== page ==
Volume before intensity | Periodization |

Écrit par

One of the fundamental principles that underpins the periodization of training is that volume of train­ing is increased before the intensity of training. This principle applies to meso-, macro- , and microcycles alike. Most coaches are familiar with the concept that a foundation of aerobic fitness is established early in the mesocycle or competition season. After this initial period of increasing training volume to build endur­ance, the emphasis of training switches to the devel­opment of speed and anaerobic capacities. It is of­ten observed that this base level of fitness can be reestablished fairly quickly (4-6 weeks) in those swim­mers with an extensive training background. This has implications for older more mature swimmers who are returning after a break from training or competi­tion. However, it is much more efficient for swimmers to maintain a basic fitness program during the off-season.

A reasonable level of fitness can be main­tained on about 30% of the full training volume, i.e., a swimmer who normally undertakes 10 training ses­sions per week, should be able to maintain a base level of fitness for several weeks by just training three times per week. In this case, it is important to maintain some intensity in the work (up to and including threshold level) when volume and duration are reduced.

This principle of volume first, then intensity, also applies to strength and muscular endurance. In a fash­ion similar to that for endurance training, strength programs are often based on an initial period of vol­ume training (lighter weight-many repetitions) before more intensive training (heavier weight-fewer repeti­tions) is undertaken. On this basis, a typical 4-week strength program (e.g., free weights, machine weights, circuits) for endurance athletes takes the form of a 2-week macrocycle of volume training and then a 2-week cycle of intensity training. While some coaches and swimmers place a heavy emphasis on strength training, it is clear that strength alone is not highly correlated with swimming performance. Other factors like muscular power, muscular endurance and muscle elasticity, and of course, swimming technique, should not be overlooked.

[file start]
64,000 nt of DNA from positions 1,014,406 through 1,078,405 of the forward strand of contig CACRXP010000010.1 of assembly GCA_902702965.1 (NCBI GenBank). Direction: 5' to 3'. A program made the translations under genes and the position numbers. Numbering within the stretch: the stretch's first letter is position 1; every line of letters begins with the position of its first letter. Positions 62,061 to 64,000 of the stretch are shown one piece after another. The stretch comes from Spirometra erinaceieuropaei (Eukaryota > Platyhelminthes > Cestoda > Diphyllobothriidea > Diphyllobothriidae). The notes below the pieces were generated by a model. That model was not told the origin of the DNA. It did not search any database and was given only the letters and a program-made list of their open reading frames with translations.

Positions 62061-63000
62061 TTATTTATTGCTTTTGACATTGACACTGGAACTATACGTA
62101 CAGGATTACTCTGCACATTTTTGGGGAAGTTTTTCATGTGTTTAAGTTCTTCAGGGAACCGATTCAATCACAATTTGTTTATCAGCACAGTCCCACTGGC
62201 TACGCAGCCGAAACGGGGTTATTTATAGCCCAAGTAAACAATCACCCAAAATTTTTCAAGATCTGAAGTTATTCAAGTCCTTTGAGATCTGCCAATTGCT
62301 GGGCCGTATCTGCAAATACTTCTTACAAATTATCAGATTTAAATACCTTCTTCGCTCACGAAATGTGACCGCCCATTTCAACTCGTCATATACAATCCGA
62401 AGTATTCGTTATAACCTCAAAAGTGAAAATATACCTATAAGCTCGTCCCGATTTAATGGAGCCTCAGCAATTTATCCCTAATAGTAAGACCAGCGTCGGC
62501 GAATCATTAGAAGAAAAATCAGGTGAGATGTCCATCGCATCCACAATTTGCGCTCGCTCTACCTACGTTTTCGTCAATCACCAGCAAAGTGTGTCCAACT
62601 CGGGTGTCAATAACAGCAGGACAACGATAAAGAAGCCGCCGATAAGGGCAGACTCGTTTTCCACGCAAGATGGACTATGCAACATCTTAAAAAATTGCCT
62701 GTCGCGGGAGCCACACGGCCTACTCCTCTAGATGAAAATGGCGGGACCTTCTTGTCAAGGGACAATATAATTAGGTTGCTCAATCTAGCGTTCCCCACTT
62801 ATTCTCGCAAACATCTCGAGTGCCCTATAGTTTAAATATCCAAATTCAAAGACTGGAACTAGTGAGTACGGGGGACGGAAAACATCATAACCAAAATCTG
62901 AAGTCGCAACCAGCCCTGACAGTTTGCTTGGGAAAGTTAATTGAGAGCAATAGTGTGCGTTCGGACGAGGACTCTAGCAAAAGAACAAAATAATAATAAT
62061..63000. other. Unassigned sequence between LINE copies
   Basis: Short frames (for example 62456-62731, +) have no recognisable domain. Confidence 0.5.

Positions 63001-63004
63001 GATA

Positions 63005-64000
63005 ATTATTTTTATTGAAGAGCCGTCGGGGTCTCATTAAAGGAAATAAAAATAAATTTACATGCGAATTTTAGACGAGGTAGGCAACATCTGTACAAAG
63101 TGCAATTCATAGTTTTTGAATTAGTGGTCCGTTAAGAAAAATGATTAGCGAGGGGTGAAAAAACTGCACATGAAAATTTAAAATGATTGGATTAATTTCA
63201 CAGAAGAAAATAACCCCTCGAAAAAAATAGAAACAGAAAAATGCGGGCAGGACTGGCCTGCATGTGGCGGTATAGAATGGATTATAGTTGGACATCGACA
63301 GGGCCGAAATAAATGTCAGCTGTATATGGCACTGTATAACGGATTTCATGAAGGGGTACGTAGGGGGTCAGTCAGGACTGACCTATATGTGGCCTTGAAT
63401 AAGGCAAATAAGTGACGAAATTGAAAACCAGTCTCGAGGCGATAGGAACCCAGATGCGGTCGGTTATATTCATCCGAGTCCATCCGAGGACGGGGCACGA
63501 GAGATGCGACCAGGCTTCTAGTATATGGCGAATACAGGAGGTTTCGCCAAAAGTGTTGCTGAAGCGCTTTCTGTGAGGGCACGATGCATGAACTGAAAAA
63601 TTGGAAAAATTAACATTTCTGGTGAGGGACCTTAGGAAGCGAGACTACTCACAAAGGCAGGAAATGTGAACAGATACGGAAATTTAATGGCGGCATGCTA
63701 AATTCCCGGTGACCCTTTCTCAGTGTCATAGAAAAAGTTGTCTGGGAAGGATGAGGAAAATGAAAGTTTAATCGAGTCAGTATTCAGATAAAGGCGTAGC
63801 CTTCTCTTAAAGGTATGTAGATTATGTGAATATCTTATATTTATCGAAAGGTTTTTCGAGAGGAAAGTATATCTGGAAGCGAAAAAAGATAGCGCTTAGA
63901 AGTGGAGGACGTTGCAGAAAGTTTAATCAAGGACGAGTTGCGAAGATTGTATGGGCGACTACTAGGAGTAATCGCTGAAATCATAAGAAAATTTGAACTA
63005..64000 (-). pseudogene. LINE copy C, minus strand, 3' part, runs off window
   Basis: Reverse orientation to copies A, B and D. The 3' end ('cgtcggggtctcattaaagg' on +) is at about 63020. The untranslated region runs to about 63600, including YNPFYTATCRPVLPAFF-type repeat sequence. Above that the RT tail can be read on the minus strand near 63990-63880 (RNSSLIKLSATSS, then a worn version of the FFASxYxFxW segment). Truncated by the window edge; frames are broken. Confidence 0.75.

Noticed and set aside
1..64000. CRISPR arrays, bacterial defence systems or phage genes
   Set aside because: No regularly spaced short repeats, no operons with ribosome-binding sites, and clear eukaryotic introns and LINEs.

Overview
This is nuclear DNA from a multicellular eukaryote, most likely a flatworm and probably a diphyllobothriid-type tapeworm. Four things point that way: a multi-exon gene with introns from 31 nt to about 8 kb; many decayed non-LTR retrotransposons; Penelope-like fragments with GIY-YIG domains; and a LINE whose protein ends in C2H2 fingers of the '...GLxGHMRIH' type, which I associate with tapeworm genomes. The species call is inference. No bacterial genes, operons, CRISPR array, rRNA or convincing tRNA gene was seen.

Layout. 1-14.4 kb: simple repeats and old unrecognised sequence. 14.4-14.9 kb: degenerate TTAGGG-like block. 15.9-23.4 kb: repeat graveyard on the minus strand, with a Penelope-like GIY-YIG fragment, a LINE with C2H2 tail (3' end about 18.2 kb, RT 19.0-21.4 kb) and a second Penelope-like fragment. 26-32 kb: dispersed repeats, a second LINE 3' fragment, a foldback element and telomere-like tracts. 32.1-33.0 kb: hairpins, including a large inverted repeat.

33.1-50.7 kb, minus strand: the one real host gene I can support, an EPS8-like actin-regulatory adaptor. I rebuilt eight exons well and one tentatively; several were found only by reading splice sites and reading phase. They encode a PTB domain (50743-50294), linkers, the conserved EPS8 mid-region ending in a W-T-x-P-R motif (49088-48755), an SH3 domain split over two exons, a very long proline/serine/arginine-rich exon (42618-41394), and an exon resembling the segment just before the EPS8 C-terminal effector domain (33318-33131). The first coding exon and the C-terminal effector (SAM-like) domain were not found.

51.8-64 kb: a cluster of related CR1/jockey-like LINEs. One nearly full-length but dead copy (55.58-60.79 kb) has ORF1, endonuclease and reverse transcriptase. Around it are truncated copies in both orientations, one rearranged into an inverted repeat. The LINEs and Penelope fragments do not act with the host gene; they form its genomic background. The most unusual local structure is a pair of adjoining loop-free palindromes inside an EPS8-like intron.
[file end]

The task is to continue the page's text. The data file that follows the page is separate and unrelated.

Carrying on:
In terms of designing microcycles the "volume first, intensity second" principle is also valuable. One ap­proach that we have found to be successful is the use of 3-day microcycles.

The first variant involves two training sessions a day for the first 2 days, followed by a single session on the third day. In some circumstances in swimming, where three training sessions a day are used, the second vari­ation takes the form of three sessions a day for 2 days and then two sessions on the third and final day. In both versions, the first day is largely aerobic in na­ture, with a graduai decrease in volume and increase in intensity as the microcycle proceeds. The emphasis is on increasing speed from day to day, and athletes generally find this easier if the training volume is de­creasing. Many swimmers (and coaches) like to finish each microcycle with a quality or speed session.

Another feature of planning is the relationship be­tween duration and intensity. Generally speaking, the lower the intensity of cycles, the longer the duration, perhaps up to 7 days. For higher intensity work, shorter 2-4 day training cycles are used. Variation of training distance and intensity within cycles is important. Early in the program, microcycles may involve higher intensity training for athletes already fatigued. The thinking is that this approach provides a greater stim­ulus for adaptation. Later on, when the emphasis is on competition-specific speed, it is usually better to un­dertake high-intensity training in a fresh condition in order to facilitate higher speeds.